As a qualified therapist for pregnancy and/or infant massage, you’ve gone through specific courses or programs and completed a prescribed practicum. But from time to time, you may confront an issue that has you baffled or that you haven’t faced since your days in the classroom. This is the time to turn to written resources for the answers.
Certain industry names spring to mind immediately when you mention pregnancy and/or infant massage. These well-known therapists have many years of experience in the field and some have collected data for articles and book length publications. Depending on your specific questions and the population you serve, you might want to keep some of these tomes handy.
Massage educator Carole Osborne has been an integrative body therapist since 1974 and brings her acquired knowledge to the page in Pre- and Perinatal Massage: A Comprehensive Guide to Prenatal, Labor and Postpartum Practice. Now in its second edition, this updated version features illustrations and online video sessions along with instructions for three techniques. The book contains current, relevant research and four new chapters that address gestational complications, positioning, ethics and business considerations.
Leslie Stager’s book Nurturing Massage for Pregnancy: A Practical Guide to Bodywork for the Perinatal Cycle is touted as one of the most comprehensive books for massage students and practitioners who treat pregnant, laboring and postpartum clients. The author, a perinatal massage instructor, registered nurse, childbirth educator and doula, offers readers detailed instructions for addressing the various needs of women from conception to the weeks after baby arrives. Therapists will learn about a variety of general techniques as well as complementary modalities to optimize the massage experience.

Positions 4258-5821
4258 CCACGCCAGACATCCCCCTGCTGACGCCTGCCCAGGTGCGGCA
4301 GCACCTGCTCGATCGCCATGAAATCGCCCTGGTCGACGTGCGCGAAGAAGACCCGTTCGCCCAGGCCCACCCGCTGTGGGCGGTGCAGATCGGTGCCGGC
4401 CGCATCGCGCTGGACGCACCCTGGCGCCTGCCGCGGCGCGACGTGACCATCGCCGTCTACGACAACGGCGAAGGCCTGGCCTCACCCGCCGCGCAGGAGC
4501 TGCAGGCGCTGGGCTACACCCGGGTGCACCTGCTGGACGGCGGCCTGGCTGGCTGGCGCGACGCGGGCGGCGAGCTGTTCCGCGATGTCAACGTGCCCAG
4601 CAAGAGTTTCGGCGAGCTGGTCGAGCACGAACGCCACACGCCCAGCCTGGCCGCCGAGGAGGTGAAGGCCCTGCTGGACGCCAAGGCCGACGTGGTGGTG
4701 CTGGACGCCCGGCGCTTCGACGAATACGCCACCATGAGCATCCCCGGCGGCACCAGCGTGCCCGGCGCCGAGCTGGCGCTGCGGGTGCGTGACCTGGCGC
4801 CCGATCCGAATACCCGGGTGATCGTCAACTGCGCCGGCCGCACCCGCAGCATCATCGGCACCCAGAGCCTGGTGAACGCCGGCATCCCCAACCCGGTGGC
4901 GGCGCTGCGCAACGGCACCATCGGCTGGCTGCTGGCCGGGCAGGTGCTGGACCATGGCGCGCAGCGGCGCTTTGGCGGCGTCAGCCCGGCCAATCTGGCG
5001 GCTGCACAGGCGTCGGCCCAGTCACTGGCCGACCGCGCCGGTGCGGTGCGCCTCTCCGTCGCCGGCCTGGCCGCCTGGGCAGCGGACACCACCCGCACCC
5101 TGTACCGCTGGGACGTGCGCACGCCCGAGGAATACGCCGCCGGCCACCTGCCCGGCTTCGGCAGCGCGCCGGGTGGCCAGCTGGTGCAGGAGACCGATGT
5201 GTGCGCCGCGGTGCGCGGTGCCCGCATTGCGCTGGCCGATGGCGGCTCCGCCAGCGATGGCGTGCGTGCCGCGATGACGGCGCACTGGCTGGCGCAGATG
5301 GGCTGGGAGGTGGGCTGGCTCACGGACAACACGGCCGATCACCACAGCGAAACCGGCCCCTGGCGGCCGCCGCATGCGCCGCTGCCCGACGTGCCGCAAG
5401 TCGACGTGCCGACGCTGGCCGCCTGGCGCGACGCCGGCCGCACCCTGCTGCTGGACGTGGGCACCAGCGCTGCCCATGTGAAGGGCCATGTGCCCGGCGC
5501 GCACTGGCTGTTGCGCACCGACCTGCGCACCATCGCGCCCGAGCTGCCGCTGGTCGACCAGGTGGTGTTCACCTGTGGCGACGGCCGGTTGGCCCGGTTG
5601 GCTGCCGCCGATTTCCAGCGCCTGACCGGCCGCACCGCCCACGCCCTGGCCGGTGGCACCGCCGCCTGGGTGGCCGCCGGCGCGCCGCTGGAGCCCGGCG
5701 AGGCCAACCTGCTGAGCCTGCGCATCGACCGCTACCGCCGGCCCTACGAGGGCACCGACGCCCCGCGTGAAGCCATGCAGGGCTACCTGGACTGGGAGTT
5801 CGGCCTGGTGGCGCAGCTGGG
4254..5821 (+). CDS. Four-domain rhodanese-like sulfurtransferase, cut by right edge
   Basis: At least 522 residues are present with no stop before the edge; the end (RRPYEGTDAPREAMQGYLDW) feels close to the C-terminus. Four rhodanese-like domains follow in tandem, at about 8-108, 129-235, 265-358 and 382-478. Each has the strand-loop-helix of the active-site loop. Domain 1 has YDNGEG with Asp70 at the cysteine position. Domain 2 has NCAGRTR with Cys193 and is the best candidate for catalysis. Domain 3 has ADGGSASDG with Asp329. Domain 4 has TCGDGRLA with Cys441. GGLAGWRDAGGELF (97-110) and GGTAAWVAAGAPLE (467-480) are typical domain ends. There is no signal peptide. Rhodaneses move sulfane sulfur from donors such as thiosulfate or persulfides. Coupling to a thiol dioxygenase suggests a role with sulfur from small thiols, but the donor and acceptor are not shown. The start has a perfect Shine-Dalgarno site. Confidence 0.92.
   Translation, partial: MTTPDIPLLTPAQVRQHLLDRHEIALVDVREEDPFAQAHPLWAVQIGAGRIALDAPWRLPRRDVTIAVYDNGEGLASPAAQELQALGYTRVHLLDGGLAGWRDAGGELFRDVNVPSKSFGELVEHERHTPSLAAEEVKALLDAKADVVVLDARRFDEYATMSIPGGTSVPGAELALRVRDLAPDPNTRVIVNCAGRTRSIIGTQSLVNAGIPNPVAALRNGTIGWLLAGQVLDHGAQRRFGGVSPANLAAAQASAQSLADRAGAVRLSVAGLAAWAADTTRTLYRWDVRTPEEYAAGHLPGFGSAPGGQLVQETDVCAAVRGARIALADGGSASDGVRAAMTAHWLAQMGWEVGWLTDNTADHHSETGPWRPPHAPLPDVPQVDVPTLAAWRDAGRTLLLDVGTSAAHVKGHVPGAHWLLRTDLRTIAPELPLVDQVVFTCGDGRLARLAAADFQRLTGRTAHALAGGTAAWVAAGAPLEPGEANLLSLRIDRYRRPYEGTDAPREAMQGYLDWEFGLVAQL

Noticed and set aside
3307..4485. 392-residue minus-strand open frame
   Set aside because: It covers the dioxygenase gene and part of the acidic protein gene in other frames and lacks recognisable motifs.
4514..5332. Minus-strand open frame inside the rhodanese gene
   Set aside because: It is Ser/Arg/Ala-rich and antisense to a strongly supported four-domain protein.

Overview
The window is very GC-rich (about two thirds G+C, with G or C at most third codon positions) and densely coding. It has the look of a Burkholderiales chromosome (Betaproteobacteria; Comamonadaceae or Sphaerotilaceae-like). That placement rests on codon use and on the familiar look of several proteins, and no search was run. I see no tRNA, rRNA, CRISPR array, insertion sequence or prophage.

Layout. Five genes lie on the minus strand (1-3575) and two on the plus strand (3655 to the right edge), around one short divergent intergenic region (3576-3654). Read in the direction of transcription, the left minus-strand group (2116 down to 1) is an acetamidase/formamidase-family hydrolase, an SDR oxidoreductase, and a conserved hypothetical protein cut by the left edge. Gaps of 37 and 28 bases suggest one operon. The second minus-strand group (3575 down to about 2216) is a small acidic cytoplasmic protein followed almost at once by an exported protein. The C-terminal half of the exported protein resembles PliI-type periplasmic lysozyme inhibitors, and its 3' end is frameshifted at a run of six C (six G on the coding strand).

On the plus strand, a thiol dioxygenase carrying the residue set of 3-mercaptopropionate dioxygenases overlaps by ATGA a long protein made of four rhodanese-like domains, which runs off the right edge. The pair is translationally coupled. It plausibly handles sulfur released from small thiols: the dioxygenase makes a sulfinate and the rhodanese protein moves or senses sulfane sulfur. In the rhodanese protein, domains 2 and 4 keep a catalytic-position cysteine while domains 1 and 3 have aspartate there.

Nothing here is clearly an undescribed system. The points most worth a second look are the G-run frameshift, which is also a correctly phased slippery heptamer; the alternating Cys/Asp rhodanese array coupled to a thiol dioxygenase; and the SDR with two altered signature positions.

With nearly 35 years experience, Elaine Stillerman has plenty of first-hand knowledge on which to draw when it comes to pregnancy massage. Her book Mother Massage: A Handbook for Relieving the Discomforts of Pregnancy provides a strong argument in favor of massage during pregnancy and offers an all-inclusive overview of the complaints that some expecting moms experience. In addition to explaining—with illustrations—techniques to use during and after pregnancy and for infants, Stillerman details massage for specific discomforts, such as heartburn, back ache, morning sickness, leg cramps and others.
One book you might want to keep on hand for your clients is Infant Massage: A Handbook for Loving Parents written by Vimala Schneider McClure, founder of the International Association of Infant Massage. Backed by research, the information in this book will ease any parent’s concerns. Chapters address how to reduce colic, alleviate chest congestion, deal with crying and modifications to use for premature infants, babies with special needs and those who have been adopted. McClure includes lullabies and rhymes to use in conjunction with massage and devotes a chapter to new dads.
The above-mentioned books represent a very small sample of the literature available for practitioners of pregnancy and infant massage and for your clients. Not only do these volumes serve as a good resource for you, the therapist, but they may also be useful for nervous moms-to-be who might have questions.
So what’s on your bookshelf?
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